Posted On: January 15, 2020
Every interview presents a clear power differential: the candidate needs a job, and the employer is uniquely in position to grant it. In light of this dynamic, job seekers focus almost exclusively on “selling” themselves. But is this the recipe for a successful interview?
Steve Knight, an expert on professional training and leadership development, suggests there is a missing ingredient applicants should be mindful of.
“Be confident enough to realize that you have tremendous value,” Steve urges. “Remember that you are making an important choice, so you’re essentially conducting an interview also. You’re going to be giving a huge part of your life, time, energy, and creativity, so you have to determine whether the role is a good fit for you.”
Steve encourages job candidates to be active participants in their interviews, ideally coming to the table with two or three pertinent and well-researched questions. He says questions generally fall into one of three categories: specifics about the job itself, inquiries concerning workplace culture and management style, and big-picture questions about the overall direction of the organization and how the given role might factor into it. The type of questions asked will depend to some degree on the nature of the job and who is conducting the interview. In any case, doing the necessary homework demonstrates the kind of initiative hiring managers like Steve hope to see.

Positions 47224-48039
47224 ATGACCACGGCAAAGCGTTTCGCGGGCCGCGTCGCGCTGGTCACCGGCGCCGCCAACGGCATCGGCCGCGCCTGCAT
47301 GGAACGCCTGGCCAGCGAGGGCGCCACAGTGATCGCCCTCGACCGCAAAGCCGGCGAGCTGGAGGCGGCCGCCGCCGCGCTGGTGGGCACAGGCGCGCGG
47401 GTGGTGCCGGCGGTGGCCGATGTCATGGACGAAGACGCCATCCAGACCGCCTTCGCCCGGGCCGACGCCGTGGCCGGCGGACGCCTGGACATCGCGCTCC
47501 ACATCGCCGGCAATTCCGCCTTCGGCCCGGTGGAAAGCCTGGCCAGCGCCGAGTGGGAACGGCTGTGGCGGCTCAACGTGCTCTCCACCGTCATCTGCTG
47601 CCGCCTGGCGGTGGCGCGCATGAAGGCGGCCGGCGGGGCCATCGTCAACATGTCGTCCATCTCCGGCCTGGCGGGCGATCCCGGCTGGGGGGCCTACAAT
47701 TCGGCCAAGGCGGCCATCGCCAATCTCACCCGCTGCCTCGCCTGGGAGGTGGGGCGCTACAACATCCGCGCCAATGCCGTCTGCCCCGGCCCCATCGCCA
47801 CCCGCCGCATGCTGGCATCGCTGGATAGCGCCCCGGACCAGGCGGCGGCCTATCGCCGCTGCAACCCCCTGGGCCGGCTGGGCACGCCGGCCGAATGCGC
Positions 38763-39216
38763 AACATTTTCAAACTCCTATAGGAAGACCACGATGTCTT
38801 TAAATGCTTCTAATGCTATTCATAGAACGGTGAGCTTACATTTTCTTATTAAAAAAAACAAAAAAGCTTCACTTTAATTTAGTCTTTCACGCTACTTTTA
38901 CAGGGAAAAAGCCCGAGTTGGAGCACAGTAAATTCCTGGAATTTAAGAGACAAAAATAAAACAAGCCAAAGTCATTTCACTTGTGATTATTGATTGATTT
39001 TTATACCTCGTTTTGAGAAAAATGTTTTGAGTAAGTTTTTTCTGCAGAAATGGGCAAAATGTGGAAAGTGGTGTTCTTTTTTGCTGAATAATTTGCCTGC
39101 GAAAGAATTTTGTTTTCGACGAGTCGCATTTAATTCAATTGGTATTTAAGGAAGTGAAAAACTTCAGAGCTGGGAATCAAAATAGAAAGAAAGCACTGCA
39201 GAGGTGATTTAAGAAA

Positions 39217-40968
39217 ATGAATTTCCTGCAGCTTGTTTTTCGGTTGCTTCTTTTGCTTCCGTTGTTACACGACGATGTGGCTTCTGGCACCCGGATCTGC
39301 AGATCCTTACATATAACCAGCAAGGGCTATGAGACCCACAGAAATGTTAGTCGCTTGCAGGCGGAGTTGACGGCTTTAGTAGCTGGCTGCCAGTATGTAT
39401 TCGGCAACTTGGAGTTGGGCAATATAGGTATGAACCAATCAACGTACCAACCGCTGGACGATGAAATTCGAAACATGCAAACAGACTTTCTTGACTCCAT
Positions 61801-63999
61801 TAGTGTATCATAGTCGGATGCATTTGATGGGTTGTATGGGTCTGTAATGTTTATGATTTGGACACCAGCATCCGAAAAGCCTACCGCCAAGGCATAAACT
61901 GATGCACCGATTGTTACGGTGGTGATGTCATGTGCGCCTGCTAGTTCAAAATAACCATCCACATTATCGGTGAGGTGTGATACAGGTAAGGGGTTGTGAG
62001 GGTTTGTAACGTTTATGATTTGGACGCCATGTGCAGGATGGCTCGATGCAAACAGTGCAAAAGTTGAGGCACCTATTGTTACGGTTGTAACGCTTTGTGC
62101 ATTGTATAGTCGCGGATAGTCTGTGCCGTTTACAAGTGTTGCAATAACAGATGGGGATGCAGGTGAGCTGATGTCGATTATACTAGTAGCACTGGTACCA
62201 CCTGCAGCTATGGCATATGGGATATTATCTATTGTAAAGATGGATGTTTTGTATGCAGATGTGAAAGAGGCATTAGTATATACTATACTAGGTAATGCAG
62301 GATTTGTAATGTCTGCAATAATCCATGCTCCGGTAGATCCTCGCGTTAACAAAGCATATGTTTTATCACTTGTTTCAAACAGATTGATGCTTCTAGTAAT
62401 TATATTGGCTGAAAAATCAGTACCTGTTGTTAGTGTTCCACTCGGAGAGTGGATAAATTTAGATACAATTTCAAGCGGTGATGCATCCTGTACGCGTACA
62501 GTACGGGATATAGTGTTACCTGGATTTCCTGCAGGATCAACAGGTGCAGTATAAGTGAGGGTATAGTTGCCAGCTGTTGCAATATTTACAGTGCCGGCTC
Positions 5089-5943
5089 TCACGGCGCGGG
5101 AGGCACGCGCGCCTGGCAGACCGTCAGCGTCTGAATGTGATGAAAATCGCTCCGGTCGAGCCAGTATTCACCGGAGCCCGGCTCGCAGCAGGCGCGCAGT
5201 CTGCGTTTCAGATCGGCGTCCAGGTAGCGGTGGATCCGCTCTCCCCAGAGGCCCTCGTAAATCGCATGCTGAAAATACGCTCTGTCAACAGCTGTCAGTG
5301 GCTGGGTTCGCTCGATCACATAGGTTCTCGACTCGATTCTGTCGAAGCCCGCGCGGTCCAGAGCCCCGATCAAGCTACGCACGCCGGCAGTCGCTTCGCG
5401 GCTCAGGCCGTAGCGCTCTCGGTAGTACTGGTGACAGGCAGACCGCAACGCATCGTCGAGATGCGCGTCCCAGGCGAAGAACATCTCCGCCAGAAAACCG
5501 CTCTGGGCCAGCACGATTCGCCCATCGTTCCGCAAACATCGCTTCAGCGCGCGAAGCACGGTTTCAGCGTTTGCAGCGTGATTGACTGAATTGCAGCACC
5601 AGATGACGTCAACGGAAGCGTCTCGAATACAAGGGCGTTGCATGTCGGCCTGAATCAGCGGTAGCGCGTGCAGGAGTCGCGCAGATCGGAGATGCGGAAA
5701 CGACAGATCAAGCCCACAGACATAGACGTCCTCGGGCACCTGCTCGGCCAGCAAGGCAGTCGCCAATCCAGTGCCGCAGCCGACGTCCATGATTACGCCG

Of course, an interview is a two-way street, and the applicant isn’t solely responsible for setting the tone. It is also incumbent upon the interviewer to establish rapport and guide the discussion down a productive path.
“As a hiring manager, I’m looking for the candidate who not only answers my questions about how their capabilities and experience align with the job, but also demonstrates the perspective and interest to ask questions about the role, the culture, and perhaps some of the unwritten rules about how to be successful within the organization,” Steve explains. “Someone who shows that level of interest, understanding, and thinking becomes attractive to me as a hiring manager beyond just the raw points of their resume and experience.”
Most recently, Steve served as Director of COCAbiz, the business training arm of the Center of Creative Arts (COCA). Renowned for its innovative approach to performing and creative arts programming, COCA is one of the nation’s largest and most respected community arts institutions.